Singley agrees with this idea, as “body language serves as a way to either support or invalidate what you’re saying verbally, and you can send people a consistent signal or unwittingly send them an inconsistent one.”
To become an effective communicator, there are certain aspects of nonverbal communication that should be avoided. For example, according to Advanced Drama student Madeleine MacConnell (10), some kinds of ineffective body language can detract from a scene, like “repetition of the same movement, [which can] often be distracting.”
There are also ways to hone the ability to impart meaning effectively. One way to control motions and gestures is “[to] practice in front of people,” according to Nathan Gibbs (11), a lead actor in the fall play production of “Argonautika.”
“You don’t practice acting on your own; you practice in front of people, and you get input from them, and you try again and again until you get it right,” Gibbs said.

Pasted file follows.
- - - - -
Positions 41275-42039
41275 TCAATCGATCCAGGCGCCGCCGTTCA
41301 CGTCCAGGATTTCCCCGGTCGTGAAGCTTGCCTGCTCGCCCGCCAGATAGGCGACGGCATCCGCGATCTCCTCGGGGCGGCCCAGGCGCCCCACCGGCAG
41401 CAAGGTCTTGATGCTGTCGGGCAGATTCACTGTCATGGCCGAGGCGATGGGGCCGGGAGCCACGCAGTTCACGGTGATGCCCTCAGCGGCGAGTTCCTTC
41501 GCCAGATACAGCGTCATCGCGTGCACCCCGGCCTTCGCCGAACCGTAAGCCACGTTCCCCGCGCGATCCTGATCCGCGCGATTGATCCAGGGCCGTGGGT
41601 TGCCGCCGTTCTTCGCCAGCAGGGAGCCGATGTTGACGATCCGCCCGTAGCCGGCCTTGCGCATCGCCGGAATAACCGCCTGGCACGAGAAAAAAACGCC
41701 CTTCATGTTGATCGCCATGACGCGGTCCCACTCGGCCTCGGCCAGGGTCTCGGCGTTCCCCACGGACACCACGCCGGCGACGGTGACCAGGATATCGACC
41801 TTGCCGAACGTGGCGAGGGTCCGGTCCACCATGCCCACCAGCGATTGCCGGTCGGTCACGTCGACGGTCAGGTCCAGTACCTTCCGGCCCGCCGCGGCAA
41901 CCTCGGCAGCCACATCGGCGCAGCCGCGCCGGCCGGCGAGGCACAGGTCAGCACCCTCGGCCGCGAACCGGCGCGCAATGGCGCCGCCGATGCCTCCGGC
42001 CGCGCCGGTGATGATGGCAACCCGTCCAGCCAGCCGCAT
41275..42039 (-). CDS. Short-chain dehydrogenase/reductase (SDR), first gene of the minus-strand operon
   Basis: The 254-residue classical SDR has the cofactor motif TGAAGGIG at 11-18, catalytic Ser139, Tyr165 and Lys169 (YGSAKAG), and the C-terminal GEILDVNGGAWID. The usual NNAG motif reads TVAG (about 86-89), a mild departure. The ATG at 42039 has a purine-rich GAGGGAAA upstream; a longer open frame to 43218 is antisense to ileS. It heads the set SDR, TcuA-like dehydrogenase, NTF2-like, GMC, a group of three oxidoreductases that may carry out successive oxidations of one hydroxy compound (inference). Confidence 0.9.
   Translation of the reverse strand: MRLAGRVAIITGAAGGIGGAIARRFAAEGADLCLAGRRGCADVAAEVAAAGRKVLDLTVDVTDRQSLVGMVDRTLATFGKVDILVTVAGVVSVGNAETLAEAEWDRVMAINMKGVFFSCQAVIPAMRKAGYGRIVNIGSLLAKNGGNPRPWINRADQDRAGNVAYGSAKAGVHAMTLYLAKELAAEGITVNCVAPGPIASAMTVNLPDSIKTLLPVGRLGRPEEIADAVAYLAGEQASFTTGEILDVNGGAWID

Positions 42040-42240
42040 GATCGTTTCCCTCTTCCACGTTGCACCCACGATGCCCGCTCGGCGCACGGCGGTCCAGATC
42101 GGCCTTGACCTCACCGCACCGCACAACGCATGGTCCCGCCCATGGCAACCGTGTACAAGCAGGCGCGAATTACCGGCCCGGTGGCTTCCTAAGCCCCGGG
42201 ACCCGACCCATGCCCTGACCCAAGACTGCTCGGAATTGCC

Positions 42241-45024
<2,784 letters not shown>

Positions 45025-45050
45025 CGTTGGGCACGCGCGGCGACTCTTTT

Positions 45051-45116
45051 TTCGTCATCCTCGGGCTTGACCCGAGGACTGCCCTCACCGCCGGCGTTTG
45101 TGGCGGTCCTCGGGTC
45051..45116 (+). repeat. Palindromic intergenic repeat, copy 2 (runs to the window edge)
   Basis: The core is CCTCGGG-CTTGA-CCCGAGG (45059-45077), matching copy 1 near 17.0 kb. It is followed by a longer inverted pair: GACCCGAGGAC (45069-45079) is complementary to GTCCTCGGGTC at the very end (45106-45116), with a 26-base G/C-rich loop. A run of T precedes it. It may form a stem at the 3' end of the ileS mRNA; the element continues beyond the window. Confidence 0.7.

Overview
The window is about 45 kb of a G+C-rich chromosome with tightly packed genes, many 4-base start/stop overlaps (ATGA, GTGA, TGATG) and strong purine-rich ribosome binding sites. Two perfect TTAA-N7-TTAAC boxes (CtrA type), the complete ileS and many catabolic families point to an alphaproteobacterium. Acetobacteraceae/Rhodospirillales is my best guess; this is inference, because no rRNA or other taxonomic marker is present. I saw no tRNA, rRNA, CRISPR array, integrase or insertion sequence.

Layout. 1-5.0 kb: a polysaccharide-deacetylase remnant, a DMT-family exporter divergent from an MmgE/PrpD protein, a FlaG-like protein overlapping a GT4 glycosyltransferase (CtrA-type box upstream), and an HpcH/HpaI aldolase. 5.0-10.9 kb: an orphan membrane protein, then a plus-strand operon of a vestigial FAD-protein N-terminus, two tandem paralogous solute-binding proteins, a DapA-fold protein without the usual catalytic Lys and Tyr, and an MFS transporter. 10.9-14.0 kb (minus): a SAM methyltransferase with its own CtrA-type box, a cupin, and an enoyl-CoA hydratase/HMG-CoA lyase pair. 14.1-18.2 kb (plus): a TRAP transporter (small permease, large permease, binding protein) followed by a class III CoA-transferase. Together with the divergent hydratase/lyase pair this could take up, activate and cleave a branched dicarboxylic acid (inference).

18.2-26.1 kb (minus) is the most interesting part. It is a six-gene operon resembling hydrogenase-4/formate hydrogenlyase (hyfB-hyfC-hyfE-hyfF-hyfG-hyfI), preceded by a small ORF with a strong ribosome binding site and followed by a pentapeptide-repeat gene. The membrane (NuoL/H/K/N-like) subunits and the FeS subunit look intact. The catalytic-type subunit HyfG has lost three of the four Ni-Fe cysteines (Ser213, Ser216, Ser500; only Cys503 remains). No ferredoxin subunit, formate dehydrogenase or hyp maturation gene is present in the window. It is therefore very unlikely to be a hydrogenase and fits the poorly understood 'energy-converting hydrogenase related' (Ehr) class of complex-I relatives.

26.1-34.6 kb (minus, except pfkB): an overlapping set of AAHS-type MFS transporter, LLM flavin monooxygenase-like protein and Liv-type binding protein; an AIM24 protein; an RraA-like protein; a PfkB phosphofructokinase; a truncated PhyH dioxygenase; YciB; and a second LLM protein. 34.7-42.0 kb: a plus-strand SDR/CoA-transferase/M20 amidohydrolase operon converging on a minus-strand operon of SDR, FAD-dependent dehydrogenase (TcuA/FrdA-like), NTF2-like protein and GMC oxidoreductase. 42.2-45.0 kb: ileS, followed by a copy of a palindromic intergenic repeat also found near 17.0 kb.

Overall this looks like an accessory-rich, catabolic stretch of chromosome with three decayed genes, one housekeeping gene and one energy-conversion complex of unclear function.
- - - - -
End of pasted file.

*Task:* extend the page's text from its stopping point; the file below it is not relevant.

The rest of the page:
Gibbs, also a member of the Congressional debate team, said that harmony between body language and speaking naturally comes to different people at different times.
“Sometimes in public speaking, if you don’t learn it easily and it doesn’t start coming naturally, then … [you have to] actually memorize gestures and think about exactly what you want to do, what facial expressions you want to use … I think that, honestly, the best way to go about this stuff is just to always practice and get feedback,” Gibbs said.
Payne believes that balance must be found in a person’s body language and speaking. In terms of acting, “you want to look for that balanced person, that balance in characterization.”
The importance of being able to communicate efficiently in this manner is also significant.
“[Body language training] is straight up social skills training,” Singley said.
Overall, the power and depth of body language, facial expression and gesture have long been crucial components of interpersonal interaction. Whether in dance, music, public speaking or acting, talking with the body can sometimes be more effective than verbal communication. After all, actions speak louder than words.